OK, so what have I done this time. You will remember I thought the colour of the flat rock was a bit too much but what really bothers me is the yellow green tinge to the rocks on the left. What if I applied a subtle change in colour here to better match the hue if not the saturation of the flat rock? There are a number of ways to do this. I could use the separate colour curves in the curves adjustment layer but that's more control and hassle than I want to deal with for a very modest change. I could use colour balance but it tends to change everything. Oddly, I have found that using the hue setting in hue/saturation adjustment layer is often quite helpful. A small shift to the left (-6) nicely takes the yellow green out of the rock without fundamentally changing it. Applied with a black mask painted into as usual it better blends with the flat rock. I then did the opposite with the flat rock, moving the hue +4 to the right and now I see that I don't need to desaturate the colour and there is an overall consistency to the image without going too far. I see that the small triangle rock in the bottom left is too bright so I do desaturate the colour in it - but the hue is correct so no other changes.

I could go on making more and more changes, but the image is very close to what I want at this point and there's a real risk I'll adjust it too far - just one more change needed - the water needs cleaned. I could use another curves layer but experience tells me that subtly whitening water isn't easy with curves. Better is using the dodging tool set to highlights and the amount set to around 5% so I don't over do it. Even better is if I have some way to tell how close to pure white I have come since staring at the monitor, the difference between a brightness of say, 245 and 250 is subtle, and the difference between 250 and 255 impossible to see.

Can't remember where I read about it but what I use is a threshold layer, set to around 250. Applied on top of the layer I am dodging, this tells me when I 'break through'. This is so handy I set it up as an action. I also have one for shadows, warning me when I drive the tones below around 10. Depending on the printer and paper, these numbers may need to be changed but the latest printers and semi gloss papers can actually show the difference between zero and five, between 253 and 255 - heady stuff.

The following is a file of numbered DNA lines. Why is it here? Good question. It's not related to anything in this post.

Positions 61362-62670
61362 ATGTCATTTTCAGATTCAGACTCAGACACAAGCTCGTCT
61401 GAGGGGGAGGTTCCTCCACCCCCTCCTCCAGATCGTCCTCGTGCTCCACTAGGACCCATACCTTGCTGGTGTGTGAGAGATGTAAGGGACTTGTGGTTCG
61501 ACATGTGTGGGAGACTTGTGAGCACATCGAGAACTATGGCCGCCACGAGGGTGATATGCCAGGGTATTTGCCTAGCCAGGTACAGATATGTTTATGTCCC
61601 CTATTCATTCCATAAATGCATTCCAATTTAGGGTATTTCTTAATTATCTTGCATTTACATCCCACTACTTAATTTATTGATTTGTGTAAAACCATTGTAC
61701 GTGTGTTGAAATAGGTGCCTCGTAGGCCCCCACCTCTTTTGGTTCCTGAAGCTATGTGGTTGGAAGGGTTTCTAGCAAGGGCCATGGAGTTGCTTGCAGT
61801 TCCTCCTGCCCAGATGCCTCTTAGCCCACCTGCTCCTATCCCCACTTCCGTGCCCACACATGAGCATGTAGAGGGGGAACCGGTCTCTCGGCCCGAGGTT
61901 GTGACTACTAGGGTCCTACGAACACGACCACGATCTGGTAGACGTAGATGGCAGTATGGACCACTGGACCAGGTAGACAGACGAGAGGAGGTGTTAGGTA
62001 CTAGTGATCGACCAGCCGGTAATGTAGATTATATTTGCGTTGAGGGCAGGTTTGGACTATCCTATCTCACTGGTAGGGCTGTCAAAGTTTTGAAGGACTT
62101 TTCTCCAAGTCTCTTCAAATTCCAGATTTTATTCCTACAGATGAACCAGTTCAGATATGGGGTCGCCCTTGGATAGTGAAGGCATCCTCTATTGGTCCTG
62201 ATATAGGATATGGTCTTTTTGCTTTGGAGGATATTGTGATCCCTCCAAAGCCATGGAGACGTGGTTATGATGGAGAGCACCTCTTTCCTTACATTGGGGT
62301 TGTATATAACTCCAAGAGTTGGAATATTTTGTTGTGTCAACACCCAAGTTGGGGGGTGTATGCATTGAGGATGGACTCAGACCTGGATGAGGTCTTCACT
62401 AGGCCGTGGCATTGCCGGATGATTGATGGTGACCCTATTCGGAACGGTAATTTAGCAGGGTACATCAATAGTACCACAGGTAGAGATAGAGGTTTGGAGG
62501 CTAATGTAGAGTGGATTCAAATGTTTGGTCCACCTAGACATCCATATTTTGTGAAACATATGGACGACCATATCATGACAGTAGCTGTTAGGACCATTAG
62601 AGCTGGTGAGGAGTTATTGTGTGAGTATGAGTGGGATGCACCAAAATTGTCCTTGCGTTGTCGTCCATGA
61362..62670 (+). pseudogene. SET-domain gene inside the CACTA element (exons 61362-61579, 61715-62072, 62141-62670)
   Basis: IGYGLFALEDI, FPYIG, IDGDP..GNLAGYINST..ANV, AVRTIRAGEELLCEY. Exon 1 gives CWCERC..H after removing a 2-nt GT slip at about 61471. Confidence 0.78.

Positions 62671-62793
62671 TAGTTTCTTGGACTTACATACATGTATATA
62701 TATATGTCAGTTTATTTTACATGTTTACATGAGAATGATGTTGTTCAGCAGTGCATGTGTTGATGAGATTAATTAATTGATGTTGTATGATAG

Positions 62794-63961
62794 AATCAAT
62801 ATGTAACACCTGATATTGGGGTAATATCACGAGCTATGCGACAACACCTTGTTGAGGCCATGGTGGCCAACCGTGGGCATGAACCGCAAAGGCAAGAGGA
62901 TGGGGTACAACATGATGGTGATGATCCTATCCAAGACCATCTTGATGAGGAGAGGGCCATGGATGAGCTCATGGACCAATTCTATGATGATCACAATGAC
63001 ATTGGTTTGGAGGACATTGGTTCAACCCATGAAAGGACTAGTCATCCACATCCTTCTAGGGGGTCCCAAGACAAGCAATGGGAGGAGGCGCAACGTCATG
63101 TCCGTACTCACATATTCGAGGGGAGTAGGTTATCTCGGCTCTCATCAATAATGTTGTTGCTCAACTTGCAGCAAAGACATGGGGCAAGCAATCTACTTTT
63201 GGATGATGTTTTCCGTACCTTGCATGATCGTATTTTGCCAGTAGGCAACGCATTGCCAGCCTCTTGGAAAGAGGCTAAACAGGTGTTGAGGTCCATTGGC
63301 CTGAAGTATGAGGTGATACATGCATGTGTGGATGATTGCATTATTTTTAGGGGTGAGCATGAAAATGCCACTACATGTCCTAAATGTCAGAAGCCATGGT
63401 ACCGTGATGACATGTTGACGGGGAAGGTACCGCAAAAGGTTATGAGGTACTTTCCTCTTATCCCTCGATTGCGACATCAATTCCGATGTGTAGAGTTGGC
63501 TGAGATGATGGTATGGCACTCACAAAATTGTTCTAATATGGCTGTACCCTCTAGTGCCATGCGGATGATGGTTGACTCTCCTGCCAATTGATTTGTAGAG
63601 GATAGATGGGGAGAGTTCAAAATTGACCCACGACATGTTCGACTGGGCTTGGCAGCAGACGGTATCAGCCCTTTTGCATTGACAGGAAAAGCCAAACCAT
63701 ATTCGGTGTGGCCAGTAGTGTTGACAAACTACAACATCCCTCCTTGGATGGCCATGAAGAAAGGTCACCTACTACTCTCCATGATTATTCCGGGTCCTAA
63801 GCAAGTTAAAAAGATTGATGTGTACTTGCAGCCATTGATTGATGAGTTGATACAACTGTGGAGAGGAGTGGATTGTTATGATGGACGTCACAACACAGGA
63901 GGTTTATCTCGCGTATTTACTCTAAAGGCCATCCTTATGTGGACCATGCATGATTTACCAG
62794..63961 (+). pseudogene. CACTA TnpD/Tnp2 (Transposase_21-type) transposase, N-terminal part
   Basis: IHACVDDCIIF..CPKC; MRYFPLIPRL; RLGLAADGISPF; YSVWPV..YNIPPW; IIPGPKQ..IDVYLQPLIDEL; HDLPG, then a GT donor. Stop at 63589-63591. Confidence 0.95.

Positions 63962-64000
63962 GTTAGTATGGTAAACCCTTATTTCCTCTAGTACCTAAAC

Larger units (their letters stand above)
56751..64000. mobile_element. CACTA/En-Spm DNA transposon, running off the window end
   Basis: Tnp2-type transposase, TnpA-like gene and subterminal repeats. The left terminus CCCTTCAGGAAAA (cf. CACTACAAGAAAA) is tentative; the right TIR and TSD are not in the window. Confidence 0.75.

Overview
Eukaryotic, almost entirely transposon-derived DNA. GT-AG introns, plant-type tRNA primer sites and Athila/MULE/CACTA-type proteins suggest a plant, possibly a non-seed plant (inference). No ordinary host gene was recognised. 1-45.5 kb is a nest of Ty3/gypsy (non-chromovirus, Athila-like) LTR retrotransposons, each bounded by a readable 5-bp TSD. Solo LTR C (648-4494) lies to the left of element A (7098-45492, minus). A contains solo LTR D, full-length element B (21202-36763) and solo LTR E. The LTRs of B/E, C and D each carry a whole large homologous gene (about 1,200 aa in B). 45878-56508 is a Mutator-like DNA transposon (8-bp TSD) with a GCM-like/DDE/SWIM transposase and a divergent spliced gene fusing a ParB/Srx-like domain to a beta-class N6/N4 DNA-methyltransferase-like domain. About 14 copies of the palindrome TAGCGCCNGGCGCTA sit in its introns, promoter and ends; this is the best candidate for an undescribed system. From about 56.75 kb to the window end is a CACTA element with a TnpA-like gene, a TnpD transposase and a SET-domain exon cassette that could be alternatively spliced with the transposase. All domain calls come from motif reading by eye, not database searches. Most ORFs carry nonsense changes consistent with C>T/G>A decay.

One more precaution, I want to do the dodging on a duplicate of the image, so it's time to flatten the image (you can save beforehand if you are inclined - I don't an do occasinally regret it but the files are so large...



This shows the application of the threshold layer on top of my image. Note that only a tiny area of water in the upper left is even as bright as 250. All of the bright water on the right hasn't come close to paper white - it looks fine on screen but I'm losing out on a lot of punch here so I'm definitely on the right track.

I start applying the dodging highlights at 5%, gradually building up the effect I want, occasionally flipping back and forth between the image and the threshold layer by turning it on and off (but all the work being done on the image of course).





And now you see that I have broken though 250 in a few more areas, not a lot, but it took quite a bit of lightening the water to get there so I know it will make a more impressive print. The second image shows the results of the dodging.

I still wasn't 100% satisfied though and decided to darken the water a bit further now that the whites are a lot closer to white, two more curves helped with that and voila you have the final, for now, image.

It's time to walk away from the computer. I might well make further adjustments in the future, I already have some ideas, but at this point I am not sure if they will really improve it and experience tells me I'll do a better job coming back to the image in the future, if at all. Don't forget you can click on any of the images to bring up larger versions. I did an especially large version of the final result at the top of the blog entry.